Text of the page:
The One and Only

by Betty P

The only thing I had to go on was whether there was grey or black coming in through the chink. I couldn’t really tell how many times I’d dropped into sleep, but by my calculations, I’d had my face pressed against my knee for 3 days before the concrete block shoving me into my own body was itself shoved aside.

The pressure that had been exherted on my back from the nape of my neck down to the base of my spine was replaced with a small ashtray-sized area rounded off by a pin-prick of pressure just below it. Momentum behind the pressure rocked me too and fro as I gradually straightened out of my hunched position. My arc of vision that began painfully at ground level in a dusty, grimy puddle swept upwards and my heart soared as I glimpsed my savoiur against the light of China greyness.

I didn’t know I’d never been in love until that moment. Those strange, new pressure points on my back had in fact been a platform stiletto. The slender hourglass figure they underscored was crowned with a face of loveliness that I had never before encountered in all the classrooms, lecture halls, offices, bars, KTV parlours or indeed the DVDs or websites I’d ever clapped my eyes on. Framed by a sleek black bob, it was a determined but calm face, highlighted in this one glorious instance by a mixture of concern, relief and fatigue. Brown-black irises dripped, warm, onto my tattered body. The red nailed fingers of an elegant hand reached down and delicately brushed my face. Despite the hunger and the cramps, and moreover, my intense disorientation and fear of what belied this situation, I smiled with such contentment that my saviour too curled the edges of her mouth, displaying a set of perfect pearly whites.

And so, she had me.

I couldn’t stand yet, so she helped me into a sitting position, perched herself close by and started to explain what had happened. The whole country knew that the resource war had been getting heated, but no one had expected such a vicious attack, and so soon. In a bid to cut China’s energy demand and eliminate competition from the Made In China brand, key centres of industry –  Shanghai and its surroundings included – had been hit 3 days ago by massive and breathtakingly destructive nuclear explosions. There were few survivors, but they had found each other and congregated at key points all over the city, pooling their resources and helping each other in whatever ways they could. It was to one such camp that she told me we would be heading once I’d got my strength back.

With the contents of a battered water bottle and some binggan, she nurtured my screaming insides. In my confusion I began to develop a Shanghai syndrome theory, whereby the saved experiences immense emotional and sexual attraction towards the saviour. However, as I regained energy and we set out towards the camp and began conversing, I realised that this wasn’t the product of Shanghai’s implosion – I would kill anyone who took her away from me – under any circumstances.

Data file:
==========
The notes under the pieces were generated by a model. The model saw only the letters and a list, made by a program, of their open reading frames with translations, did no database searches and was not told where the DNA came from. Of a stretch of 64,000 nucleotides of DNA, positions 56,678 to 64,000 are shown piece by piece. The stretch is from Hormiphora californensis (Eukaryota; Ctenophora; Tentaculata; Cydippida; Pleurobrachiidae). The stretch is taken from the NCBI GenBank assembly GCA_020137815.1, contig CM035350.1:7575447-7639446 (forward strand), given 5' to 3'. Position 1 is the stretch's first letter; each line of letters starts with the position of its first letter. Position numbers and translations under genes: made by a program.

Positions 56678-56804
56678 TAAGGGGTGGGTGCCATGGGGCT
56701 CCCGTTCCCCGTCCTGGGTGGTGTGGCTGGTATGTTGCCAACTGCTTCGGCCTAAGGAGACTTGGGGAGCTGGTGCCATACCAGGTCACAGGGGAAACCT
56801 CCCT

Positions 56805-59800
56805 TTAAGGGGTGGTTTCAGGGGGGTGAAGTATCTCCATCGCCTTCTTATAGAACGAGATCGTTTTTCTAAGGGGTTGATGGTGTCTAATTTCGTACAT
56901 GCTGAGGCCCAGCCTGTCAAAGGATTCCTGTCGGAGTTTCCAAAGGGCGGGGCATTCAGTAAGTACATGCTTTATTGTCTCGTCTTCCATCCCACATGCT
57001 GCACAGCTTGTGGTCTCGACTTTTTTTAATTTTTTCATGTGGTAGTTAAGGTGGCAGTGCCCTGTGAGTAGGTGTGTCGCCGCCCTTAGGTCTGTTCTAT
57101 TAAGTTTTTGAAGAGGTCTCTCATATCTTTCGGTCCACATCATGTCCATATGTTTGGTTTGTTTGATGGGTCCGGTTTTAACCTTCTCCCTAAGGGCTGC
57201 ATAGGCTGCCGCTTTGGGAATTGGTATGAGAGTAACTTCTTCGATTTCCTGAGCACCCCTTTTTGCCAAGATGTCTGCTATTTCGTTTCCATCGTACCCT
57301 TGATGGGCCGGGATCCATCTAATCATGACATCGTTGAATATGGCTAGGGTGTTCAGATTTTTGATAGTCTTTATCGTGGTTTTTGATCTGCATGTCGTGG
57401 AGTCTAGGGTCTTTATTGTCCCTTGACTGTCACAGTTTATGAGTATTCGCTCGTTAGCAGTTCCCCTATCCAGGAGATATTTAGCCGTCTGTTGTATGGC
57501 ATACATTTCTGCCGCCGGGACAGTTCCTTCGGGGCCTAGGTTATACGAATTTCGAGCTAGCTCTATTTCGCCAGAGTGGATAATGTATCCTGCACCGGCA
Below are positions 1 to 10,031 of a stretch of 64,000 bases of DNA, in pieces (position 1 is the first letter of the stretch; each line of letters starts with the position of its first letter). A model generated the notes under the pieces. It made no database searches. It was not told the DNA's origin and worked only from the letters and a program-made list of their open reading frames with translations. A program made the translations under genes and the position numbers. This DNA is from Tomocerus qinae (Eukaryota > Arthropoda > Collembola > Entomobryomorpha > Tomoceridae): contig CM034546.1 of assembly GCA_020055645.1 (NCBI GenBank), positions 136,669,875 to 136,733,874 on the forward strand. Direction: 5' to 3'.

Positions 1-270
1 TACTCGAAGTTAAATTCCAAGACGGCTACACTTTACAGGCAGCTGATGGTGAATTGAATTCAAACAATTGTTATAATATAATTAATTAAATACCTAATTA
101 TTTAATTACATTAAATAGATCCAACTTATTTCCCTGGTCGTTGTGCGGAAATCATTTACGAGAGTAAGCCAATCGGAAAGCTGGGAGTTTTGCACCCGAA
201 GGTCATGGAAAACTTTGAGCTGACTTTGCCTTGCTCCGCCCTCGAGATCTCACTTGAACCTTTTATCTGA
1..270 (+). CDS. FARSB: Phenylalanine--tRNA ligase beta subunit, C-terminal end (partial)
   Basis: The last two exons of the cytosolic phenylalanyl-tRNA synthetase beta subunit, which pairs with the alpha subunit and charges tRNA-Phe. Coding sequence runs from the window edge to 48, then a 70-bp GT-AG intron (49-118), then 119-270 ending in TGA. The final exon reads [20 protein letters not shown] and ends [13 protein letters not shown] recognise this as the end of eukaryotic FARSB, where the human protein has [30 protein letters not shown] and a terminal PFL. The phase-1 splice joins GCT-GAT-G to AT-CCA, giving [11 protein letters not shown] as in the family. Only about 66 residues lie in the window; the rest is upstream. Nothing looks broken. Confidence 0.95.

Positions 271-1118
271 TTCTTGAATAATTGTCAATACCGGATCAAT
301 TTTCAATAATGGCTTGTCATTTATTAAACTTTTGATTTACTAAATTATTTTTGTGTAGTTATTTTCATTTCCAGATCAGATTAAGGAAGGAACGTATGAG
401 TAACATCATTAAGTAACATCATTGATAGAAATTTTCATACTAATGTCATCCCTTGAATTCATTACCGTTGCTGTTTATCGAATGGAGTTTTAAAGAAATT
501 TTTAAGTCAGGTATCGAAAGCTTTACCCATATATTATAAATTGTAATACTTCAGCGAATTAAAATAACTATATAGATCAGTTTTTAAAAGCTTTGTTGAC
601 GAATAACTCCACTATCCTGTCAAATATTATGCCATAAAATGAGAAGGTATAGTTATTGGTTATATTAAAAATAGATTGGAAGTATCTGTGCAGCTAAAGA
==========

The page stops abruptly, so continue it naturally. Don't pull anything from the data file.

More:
We had been thrown together in that war zone, the first exciting months of a romance compressed into a few hours trudging through the broken intestines of Shanghai. Any guilt I felt at not racing straight for home to see whether any of my family may have survived and to salvage what I could from the wreckage were quashed as our conversation leapt and soared from topic to topic.

Tentatively at first we introduced ourselves and gradually and more boldly we nudged forth our thoughts on the world. We philosophized and argued. We joked and laughed. I ached as my words animated her face. As I spoke, her eyes grew wider and softer, those brown-black pools drawing me further in.

Venturing on, over and around heaps of stinking bodies and shards of lives destroyed, she slipped her hand into mine, shyly saying she had never imagined that that day’s search and rescue mission could have ended like this. An unearthly quiet had settled on the city and aside from the smell, which once in a while threatened to permeate the illusion beyond repair, it was as if we were walking through a deserted disaster film set.

By the time she told me we were close to the camp, she and I had already assigned each other a list of books to read and albums to listen to. She knew I hated tomatos, I knew she couldn’t stand dogs and we had planned to elope to Italy and set up a restaurant with a bookshop attached.

We were laughing as we turned, hand in hand into the xiaoqu where the camp was located – I was teasing her – her suggestions for the restaurant’s name were cute, but not quite what we would be looking for. She was acting hurt, but gracefully conceding that I was right.

Giggling, she gave a knock at one of the doors in an alley off to the right. The door swung open and we stepped in to shelter. As my eyes adjusted, my smile froze on my face. I reeled in horror and wrenched my hand free from her tender grasp.

The room was full of women. Each one of them wearing a pair of platform stilettos. Each slender hourglass figure turned with distracted curiosity to glimpse who had just come in. Each sleek black bob swished back into position as each pair of brown-black irises satisfied its curiosity and turned back to take up, with red-nailed fingers of elegant hands, each assigned chore.